The American West is experiencing its driest period in human history, a megadrought that threatens health, agriculture and entire ways of life. DRIED UP is examining the dire effects of the drought on the states most affected — as well as the solutions Americans are embracing.
As water in the Western U.S. becomes an increasingly rare commodity, the driest states are grasping at solutions for an even drier future — investing heavily in technologies to maximize the conservation, and creation, of the region’s most precious resource.
With more than a thousand miles of Pacific Ocean coastline, California appears to have access to a wellspring that other arid states lack. The technology to transform that unlimited sea supply into potable drinking water has existed for decades, through a process called desalination. Yet while two new desalination plants have received approvals in the past couple months, California’s coast isn’t exactly teeming with such facilities.
That’s because the technology, which is both expensive and energy intensive, can leave behind a mammoth-sized footprint on both surrounding communities and marine life, even as it helps quench the thirst of a parched citizenry.
One of several necessary strategies
With little sign of reprieve for the region’s water woes, experts agree that desalination will continue to play a critical, although partial, solution to a crisis that promises to last.
“Our attitude on ocean desal is that it is a tool in the toolbox,” Garry Brown, founder and president of Orange County Coastkeeper, told The Hill in a phone interview this summer.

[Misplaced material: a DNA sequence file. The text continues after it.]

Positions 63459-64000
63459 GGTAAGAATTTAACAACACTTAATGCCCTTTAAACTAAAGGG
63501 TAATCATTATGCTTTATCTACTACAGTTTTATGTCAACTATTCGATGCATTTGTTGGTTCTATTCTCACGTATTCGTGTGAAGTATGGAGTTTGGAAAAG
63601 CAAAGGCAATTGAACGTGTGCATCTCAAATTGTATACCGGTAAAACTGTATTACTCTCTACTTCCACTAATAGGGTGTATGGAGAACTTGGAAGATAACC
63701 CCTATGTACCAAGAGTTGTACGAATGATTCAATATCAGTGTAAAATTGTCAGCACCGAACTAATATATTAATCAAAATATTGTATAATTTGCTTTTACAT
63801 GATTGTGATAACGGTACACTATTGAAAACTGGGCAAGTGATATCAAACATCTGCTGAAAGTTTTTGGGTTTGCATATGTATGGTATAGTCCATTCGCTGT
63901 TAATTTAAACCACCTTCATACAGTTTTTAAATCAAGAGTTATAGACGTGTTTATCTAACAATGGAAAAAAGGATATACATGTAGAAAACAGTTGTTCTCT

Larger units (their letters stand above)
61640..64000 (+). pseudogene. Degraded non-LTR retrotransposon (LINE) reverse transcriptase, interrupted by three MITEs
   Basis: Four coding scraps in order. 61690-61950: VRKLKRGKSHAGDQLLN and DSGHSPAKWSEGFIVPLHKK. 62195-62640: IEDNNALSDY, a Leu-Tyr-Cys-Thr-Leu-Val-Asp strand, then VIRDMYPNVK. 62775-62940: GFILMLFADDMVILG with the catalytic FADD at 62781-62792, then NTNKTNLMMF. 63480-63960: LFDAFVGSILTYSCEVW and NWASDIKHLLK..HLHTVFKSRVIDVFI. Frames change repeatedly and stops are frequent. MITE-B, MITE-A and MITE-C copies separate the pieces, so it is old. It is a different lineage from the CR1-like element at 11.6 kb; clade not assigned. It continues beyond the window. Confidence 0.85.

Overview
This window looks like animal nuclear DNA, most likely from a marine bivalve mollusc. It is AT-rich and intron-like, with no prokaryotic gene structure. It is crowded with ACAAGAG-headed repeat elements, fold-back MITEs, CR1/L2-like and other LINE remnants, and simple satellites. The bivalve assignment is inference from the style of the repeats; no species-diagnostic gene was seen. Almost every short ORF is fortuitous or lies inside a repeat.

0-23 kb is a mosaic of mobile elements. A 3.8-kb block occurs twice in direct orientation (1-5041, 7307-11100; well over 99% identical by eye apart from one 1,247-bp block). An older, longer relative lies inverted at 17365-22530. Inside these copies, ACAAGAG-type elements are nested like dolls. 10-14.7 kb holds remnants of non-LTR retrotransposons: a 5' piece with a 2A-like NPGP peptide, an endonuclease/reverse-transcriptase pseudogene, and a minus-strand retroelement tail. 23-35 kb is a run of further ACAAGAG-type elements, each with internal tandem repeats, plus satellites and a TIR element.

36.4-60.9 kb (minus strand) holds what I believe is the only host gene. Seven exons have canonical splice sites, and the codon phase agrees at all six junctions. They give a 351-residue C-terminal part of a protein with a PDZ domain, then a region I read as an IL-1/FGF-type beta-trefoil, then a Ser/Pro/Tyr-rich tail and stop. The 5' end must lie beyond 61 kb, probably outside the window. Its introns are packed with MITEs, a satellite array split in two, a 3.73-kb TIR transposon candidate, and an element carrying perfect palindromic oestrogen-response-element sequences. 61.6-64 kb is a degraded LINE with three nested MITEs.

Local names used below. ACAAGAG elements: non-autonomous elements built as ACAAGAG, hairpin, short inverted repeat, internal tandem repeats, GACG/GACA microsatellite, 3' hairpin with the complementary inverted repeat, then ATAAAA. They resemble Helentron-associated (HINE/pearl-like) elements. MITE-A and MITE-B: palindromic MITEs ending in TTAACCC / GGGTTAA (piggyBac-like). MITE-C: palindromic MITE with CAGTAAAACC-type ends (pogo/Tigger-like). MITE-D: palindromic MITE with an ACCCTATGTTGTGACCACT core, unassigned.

“But it’s a tool of last resort — after you have exhausted all your other options,” Brown continued. “Ocean desal, as we’ve learned it here, has the greatest environmental impacts, the greatest energy requirement and is by far the most expensive.”
Desalination is the process of removing excess salt from water, usually by means of a technology called reverse osmosis that separates water molecules from either seawater or salty brackish water found inland.
While the process generates potable drinking water, it also produces a high-concentration salt solution called brine that is usually discharged into a receiving body of water.
Arid nations such as Saudi Arabia, Israel and the United Arab Emirates have long relied on seawater desalination to make up considerable shares of their drinking water supplies despite its drawbacks.
“It’s almost romantic to think, ‘Let’s just stick a straw in the ocean and we don’t have to worry about water,’” Brown said. “But it’s far more.”